3 Tesla magnetic resonance imaging of the prostate with combined pelvic phased-array and endorectal coils: Initial experience

B. Nicolas Bloch, Neil M. Rofsky, Ronaldo H. Baroni, Robert P. Marquis, Ivan Pedrosa, Robert E. Lenkinski

Research output: Contribution to journalArticlepeer-review

88 Scopus citations


Rationale and objectives High-resolution magnetic resonance imaging of the prostate at 1.5T has gained acceptance for pretherapeutic staging of prostate cancer. The aim of this study was to evaluate the potential clinical utility of combined pelvic phased-array and endorectal coils at 3T. Materials and methods Six volunteers were examined on 1.5T and 3T scanners with pelvic phased-array surface coil combined with a disposable endorectal prostate coil. Results We were able to acquire T2-W fast spin echo images with 1.5 mm slices, field of view 12, matrix 320 × 192, (voxel size 0.35 mm3), with excellent anatomic detail and good T2 contrast. A 1.5 mm axial slice thickness permitted high-quality multiplanar reconstructions with clear visualization of small patho-anatomic structures. Dynamic contrast-enhanced gradient echo images showed excellent spatial resolution (voxel size, 0.38 mm3) and temporal resolution. With this level of anatomic information in dynamic images we could clearly distinguish between intracapsular and extracapsular contrast enhancement. Conclusion Using modified T2-fast spin echo and dynamic contrast-enhanced gradient echo sequences, we obtained whole gland coverage with 35-38 μm3 resolution, without interfering artifacts, in reasonable acquisition times and staying well below the specific absorption rate guidelines. The high spatial resolution in the axial plane allowed meaningful multiplanar reconstructions. The initial results show the clinical utility of endorectal 3T for the noninvasive evaluation of the prostate with image features and quality not achievable at 1.5 T.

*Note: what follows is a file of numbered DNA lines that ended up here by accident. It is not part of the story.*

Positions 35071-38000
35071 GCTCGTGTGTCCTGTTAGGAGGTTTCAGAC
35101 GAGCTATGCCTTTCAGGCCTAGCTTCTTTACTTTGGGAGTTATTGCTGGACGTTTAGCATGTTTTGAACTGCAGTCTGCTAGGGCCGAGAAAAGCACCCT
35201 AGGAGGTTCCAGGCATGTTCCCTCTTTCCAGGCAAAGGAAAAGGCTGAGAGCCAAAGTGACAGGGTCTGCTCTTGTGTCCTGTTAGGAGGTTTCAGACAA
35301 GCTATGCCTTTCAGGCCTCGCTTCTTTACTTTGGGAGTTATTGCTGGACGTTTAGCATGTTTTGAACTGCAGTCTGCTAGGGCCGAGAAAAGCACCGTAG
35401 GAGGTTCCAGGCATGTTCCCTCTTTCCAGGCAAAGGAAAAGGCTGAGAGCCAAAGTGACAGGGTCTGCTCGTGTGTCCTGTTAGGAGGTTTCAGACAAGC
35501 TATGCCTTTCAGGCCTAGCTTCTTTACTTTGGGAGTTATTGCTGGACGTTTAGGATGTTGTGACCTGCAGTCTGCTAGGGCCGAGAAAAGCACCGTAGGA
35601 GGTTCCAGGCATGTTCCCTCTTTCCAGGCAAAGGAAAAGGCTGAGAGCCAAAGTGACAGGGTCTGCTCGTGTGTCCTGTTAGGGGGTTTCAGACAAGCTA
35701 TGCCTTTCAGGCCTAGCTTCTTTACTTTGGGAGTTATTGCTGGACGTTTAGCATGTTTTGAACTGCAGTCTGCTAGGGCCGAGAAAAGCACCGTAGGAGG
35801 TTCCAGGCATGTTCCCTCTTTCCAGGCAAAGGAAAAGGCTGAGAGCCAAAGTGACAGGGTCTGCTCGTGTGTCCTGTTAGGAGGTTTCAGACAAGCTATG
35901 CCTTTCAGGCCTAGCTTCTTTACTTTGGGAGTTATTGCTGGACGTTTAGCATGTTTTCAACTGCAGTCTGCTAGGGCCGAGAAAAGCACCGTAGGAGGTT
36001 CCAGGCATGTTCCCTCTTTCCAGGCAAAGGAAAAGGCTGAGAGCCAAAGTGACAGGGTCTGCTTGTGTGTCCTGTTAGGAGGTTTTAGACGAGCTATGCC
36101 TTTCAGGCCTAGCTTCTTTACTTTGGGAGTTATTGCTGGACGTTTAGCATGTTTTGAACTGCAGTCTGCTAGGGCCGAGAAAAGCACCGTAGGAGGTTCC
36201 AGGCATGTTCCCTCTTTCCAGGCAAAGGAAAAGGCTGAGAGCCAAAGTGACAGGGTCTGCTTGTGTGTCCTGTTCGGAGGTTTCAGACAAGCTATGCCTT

Original languageEnglish (US)
Pages (from-to)863-867
Number of pages5
JournalAcademic radiology
Issue number8
StatePublished - Aug 2004


  • 3 Tesla
  • Prostate
  • endorectal coil
  • magnet resonance imaging

ASJC Scopus subject areas

  • Radiology Nuclear Medicine and imaging


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